The Torah, beginning from the Book of Exodus, is the story of the budding relationships that developed between God and His People, the Children of Israel. It is a tense dynamic, fractured and fractious. The Israelites are only months removed from their sudden liberation from slavery, and, God was not patient with what He viewed as their ingratitude and profound lack of enthusiasm. Each had high expectations of the other; neither thought the other was meeting them. And in between was the often hapless Moses.
Moses was God’s reluctant servant, cajoled into performing a thankless task, one which he had resisted and one he never felt confident in or competent to perform. He stood at the apex, bearing the weight of the Israelites complaints, which were made often, and God’s angry reaction.
The Israelites were a complex horde. All they had known, and indeed their fathers and mothers before them for over ten generations had experienced, was oppression at the hands of a foreign ruler, and undoubtedly the sense that the God of their forefathers had abandoned them. In a matter of months that had dramatically changed. A stranger named Moses had appeared, an emissary of the God of their forefathers, and with the hand of God at his side, had liberated them and wreaked vengeance on their persecutors. With their redemption came their rebirth as a people and the beginnings of a nation. Yet, as we probably have learned from our modern day experiences, that transition, was going to be, and indeed was a rocky road. They exhibited a strong sense of entitlement. They acted like spoiled children and expected Moses to be alert to and fulfill their every want. They felt that he was beholden to them. He had led them out of Egypt, which to them looked rosy in the rear view mirror, into a barren wasteland, which looked and was a foreboding place.
Moses was the man in the middle; working to build the Children of Israel into a people and concurrently trying to mollify God, who was impatient with his people. And he was the ideal mediator. Moses shared with God an intimate and fairly familiar relationship. He did not fear God and appeared comfortable confronting him and forcing God to examine and re-examine His responses to the Israelites piques of ingratitude. He was the hinge that connected God to His People, and, he was very good at it.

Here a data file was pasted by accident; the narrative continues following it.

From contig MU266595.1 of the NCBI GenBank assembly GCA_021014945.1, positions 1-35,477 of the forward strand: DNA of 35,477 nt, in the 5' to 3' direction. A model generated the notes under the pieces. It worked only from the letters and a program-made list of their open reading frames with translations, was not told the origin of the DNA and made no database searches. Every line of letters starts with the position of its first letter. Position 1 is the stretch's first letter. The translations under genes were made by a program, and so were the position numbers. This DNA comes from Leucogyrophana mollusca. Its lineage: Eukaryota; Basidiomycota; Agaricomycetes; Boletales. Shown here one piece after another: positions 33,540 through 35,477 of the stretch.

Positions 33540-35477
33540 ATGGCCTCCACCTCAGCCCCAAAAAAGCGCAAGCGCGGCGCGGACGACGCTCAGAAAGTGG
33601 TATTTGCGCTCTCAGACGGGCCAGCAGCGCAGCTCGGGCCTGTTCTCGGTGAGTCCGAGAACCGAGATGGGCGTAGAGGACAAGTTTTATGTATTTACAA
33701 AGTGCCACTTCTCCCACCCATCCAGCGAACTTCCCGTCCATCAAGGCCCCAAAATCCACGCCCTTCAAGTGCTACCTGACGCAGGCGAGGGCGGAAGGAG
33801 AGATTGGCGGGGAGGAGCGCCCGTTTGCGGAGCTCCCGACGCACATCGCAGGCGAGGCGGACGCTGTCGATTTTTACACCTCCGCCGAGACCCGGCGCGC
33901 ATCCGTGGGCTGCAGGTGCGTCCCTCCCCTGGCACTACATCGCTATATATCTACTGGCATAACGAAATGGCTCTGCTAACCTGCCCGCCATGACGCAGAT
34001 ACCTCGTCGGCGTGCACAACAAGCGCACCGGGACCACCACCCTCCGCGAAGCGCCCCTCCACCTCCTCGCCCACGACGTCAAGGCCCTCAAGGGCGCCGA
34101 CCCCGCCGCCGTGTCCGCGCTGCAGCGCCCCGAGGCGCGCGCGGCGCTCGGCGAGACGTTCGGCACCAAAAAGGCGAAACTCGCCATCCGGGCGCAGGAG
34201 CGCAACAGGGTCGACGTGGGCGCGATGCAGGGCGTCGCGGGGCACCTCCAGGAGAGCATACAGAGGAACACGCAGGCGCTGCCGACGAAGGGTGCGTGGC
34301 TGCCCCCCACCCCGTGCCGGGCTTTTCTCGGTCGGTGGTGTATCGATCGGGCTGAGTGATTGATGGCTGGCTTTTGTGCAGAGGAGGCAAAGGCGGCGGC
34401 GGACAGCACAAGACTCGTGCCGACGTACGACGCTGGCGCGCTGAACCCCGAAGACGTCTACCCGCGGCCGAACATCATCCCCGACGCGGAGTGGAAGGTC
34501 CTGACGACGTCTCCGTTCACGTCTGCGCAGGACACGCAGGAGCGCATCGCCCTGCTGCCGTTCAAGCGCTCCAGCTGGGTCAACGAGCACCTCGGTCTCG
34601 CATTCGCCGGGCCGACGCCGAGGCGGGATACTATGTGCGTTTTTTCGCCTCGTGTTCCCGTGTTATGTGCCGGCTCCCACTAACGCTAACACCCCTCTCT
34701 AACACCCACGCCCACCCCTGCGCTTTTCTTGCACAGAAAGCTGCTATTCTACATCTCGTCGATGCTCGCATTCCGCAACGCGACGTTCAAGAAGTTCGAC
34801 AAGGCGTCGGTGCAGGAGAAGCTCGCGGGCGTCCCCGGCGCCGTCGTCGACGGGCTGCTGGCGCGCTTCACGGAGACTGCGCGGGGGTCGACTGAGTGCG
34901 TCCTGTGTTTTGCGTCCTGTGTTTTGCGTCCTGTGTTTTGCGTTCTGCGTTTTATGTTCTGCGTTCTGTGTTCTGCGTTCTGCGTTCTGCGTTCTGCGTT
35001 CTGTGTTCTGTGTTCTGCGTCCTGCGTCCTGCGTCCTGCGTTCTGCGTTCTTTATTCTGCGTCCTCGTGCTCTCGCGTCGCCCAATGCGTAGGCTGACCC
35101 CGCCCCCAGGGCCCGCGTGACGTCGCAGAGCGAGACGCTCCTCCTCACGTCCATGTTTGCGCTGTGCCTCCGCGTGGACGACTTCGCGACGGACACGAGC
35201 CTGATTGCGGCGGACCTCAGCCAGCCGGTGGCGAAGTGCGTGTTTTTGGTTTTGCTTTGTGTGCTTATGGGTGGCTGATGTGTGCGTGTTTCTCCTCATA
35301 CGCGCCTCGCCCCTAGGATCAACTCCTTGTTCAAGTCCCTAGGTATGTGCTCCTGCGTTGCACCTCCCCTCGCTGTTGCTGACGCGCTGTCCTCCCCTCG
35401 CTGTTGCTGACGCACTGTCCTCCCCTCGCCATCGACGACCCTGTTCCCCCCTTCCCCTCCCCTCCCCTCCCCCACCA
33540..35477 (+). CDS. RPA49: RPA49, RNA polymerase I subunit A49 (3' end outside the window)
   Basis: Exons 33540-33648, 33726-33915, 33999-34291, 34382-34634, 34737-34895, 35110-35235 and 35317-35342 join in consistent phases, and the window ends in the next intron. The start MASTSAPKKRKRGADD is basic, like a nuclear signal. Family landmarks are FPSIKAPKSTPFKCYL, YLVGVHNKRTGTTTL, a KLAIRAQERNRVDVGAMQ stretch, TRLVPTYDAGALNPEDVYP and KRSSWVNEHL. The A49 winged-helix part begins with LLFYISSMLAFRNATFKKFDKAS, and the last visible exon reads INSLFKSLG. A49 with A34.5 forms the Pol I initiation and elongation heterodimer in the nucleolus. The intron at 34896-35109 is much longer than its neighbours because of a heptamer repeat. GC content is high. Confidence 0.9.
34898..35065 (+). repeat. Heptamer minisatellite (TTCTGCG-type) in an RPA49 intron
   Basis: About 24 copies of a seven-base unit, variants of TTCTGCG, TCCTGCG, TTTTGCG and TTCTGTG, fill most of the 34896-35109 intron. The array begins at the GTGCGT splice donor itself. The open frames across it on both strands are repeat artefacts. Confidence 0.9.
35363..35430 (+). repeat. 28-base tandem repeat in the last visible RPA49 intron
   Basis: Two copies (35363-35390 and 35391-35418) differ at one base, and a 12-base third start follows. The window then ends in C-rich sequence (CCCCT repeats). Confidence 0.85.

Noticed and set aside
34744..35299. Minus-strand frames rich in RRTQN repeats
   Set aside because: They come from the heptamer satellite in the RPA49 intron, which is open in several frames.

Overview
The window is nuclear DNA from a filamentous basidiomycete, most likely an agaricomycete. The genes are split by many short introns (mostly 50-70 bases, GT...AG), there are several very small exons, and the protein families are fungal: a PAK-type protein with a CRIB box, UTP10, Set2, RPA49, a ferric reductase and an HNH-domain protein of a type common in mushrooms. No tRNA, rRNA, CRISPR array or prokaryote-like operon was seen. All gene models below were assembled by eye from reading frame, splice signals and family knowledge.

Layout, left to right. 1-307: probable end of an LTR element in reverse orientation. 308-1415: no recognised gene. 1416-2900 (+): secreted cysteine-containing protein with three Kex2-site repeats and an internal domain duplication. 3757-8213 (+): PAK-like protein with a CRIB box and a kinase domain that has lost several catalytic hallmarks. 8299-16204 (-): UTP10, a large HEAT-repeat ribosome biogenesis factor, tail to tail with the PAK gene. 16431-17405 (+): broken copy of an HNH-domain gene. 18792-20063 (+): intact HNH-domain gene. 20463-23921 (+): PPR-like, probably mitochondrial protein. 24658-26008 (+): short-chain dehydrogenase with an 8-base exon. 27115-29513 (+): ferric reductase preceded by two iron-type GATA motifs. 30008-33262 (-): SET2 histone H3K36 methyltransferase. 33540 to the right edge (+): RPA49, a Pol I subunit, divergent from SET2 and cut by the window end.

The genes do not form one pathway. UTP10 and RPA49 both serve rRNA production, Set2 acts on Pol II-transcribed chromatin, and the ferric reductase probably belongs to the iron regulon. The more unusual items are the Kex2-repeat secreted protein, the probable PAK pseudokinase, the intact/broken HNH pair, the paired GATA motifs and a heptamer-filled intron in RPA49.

Parsha BeHa’alotcha records an example of the sometimes dysfunctional dynamic that engulfed the relationship between God and His people, and which demonstrated Moses’ unique abilities to reconcile them; an excellent exposition of the interplay between the three.
The context of their exchange was a familiar one; food, one of man’s most basic needs. However, it wasn’t that they lacked food; rather the Israelites were not happy with what they had to eat. They were no longer satisfied by the manna that God had provided. They complained about the lack of meat; it is unclear whether God’s gift of quail had run its course, or, they were not satisfied by the portions made available to them. In any event, their ingratitude provoked God’s rage. Moses knew that God’s response would not be benign, yet he did not pray or seek to appeal to God’s mercy. Rather he confronted Him. In so doing, he shifted God’s focus away the Israelites, and on to himself.
The Torah records a remarkable exchange between them, enunciating themes that have become a stalwart of English literature and the framework for what is often called Jewish comedy. First, Moses chided God; “Why do You deal ill with your servant? Have I not found favour in Your sight, that You lay the burden of this entire people upon me?” Then he tried to make God feel responsible for his predicament; “Have I conceived all this people? Have I brought them forth, that You should say unto me: Carry them in thy bosom, as a nursing-father carries the sucking child, into the land which You did swear unto their fathers?” And then, to use the vernacular, he tried to make God feel “guilty”: “I am not able to bear all this people myself alone, because it is too heavy for me. And if You deal thus with me, kill me, I pray that if I have found favour in Your sight; and let me not look upon my wretchedness.”
His approach was effective, enough to soften God’s ire. However, God responded to Moses in a rather oblique fashion, dripping with sarcasm and cloaked with irony: “I will give you flesh and you shall eat. You shall not eat one day, nor two days, nor five days, neither ten days, nor twenty days; but a whole month, until it come out at your nostrils, True to His word, the Israelites stuffed themselves with quail: While the flesh was yet between their teeth, before it was chewed, the anger of God was kindled against the people, and God smote the people with a very great plague.” How people were killed and how many died are matters of conjecture – a later census suggests very few. Yet, a point had been made, albeit in a most dramatic way.